An associative memory Hamiltonian model for DNA and nucleosomes

Date
2023
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PLOS
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A model for DNA and nucleosomes is introduced with the goal of studying chromosomes from a single base level all the way to higher-order chromatin structures. This model, dubbed the Widely Editable Chromatin Model (WEChroM), reproduces the complex mechanics of the double helix including its bending persistence length and twisting persistence length, and the temperature dependence of the former. The WEChroM Hamiltonian is composed of chain connectivity, steric interactions, and associative memory terms representing all remaining interactions leading to the structure, dynamics, and mechanical characteristics of the B-DNA. Several applications of this model are discussed to demonstrate its applicability. WEChroM is used to investigate the behavior of circular DNA in the presence of positive and negative supercoiling. We show that it recapitulates the formation of plectonemes and of structural defects that relax mechanical stress. The model spontaneously manifests an asymmetric behavior with respect to positive or negative supercoiling, similar to what was previously observed in experiments. Additionally, we show that the associative memory Hamiltonian is also capable of reproducing the free energy of partial DNA unwrapping from nucleosomes. WEChroM is designed to emulate the continuously variable mechanical properties of the 10nm fiber and, by virtue of its simplicity, is ready to be scaled up to molecular systems large enough to investigate the structural ensembles of genes. WEChroM is implemented in the OpenMM simulation toolkits and is freely available for public use.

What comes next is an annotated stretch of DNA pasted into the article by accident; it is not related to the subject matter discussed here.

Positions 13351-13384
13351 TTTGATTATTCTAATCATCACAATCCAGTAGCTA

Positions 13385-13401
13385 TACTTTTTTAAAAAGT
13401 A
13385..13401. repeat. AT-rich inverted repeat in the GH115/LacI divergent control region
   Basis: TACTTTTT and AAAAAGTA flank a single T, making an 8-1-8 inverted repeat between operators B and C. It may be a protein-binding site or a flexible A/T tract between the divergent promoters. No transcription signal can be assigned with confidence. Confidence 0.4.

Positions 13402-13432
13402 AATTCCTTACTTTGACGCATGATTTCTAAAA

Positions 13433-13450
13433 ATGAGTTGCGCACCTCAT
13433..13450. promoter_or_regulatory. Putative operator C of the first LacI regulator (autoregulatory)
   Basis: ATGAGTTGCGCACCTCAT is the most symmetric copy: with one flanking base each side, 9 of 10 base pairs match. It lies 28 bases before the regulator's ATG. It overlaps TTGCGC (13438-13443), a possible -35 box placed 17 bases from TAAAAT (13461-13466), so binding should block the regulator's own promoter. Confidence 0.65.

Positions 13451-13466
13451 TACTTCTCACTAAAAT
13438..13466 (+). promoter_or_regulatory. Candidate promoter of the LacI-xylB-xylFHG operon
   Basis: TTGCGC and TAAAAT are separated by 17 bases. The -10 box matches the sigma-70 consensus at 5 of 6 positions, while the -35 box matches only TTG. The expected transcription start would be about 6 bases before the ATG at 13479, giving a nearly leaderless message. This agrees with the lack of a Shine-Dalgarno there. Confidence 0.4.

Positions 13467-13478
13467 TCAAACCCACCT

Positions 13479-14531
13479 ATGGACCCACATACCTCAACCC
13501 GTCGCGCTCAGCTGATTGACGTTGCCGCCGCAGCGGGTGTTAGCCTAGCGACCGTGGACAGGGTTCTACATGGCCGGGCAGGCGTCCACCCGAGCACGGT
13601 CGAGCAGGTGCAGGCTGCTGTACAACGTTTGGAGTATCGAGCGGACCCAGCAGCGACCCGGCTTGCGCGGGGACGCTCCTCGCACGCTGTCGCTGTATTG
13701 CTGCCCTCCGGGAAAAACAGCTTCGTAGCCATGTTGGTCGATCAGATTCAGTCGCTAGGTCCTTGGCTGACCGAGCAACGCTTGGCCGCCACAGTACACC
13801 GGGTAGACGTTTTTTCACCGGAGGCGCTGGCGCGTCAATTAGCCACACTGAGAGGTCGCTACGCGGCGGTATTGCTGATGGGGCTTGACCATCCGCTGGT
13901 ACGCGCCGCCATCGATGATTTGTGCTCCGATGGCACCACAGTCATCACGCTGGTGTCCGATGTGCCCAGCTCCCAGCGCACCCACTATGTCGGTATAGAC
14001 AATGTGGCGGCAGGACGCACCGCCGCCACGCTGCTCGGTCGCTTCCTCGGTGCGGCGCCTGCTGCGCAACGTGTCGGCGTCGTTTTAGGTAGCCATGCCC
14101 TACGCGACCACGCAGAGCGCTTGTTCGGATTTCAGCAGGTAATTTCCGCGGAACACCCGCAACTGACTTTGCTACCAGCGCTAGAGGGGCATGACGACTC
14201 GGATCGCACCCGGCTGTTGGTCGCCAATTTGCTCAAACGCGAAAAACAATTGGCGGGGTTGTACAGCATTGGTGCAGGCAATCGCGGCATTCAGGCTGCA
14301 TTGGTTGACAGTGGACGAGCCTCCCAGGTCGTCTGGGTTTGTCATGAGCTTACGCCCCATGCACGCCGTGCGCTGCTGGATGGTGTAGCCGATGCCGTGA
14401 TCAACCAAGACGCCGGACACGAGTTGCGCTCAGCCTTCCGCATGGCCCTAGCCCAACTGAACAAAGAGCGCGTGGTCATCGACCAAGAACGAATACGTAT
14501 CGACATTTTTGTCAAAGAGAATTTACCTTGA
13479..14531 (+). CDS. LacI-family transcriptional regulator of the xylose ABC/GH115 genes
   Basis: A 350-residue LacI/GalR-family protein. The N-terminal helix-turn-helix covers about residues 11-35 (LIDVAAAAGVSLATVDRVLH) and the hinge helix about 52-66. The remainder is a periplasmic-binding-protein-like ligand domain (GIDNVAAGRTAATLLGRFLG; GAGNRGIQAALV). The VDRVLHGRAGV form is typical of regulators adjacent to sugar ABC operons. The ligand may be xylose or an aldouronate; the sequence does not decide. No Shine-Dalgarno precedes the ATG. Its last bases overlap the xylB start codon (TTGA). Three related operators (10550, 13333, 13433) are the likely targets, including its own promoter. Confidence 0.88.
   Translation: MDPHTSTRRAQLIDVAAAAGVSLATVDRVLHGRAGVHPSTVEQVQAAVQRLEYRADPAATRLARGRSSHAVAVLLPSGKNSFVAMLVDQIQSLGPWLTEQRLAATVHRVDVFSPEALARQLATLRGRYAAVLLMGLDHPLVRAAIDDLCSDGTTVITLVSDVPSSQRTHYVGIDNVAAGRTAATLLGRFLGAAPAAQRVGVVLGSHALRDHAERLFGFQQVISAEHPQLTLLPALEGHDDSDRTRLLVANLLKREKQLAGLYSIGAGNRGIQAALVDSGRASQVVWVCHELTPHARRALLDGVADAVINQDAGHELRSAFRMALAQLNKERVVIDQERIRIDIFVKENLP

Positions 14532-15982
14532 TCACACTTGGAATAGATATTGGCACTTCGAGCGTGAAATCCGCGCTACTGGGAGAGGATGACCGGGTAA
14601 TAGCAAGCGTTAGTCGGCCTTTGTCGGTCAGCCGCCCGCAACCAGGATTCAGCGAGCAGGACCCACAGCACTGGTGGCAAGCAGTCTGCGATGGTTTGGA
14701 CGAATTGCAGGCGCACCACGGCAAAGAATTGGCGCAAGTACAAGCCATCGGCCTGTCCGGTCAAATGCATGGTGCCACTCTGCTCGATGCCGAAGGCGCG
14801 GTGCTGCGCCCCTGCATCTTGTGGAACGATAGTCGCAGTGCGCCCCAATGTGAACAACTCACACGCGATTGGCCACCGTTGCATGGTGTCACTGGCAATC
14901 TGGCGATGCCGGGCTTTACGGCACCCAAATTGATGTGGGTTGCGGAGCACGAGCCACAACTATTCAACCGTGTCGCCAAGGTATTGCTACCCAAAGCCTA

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Lu, Weiqi, Onuchic, José N. and Pierro, Michele Di. "An associative memory Hamiltonian model for DNA and nucleosomes." PLOS Computational Biology, 19, no. 3 (2023) PLOS: https://doi.org/10.1371/journal.pcbi.1011013.

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This is an open access article distributed under the terms of the Creative Commons Attribution License, which permits unrestricted use, distribution, and reproduction in any medium, provided the original author and source are credited.
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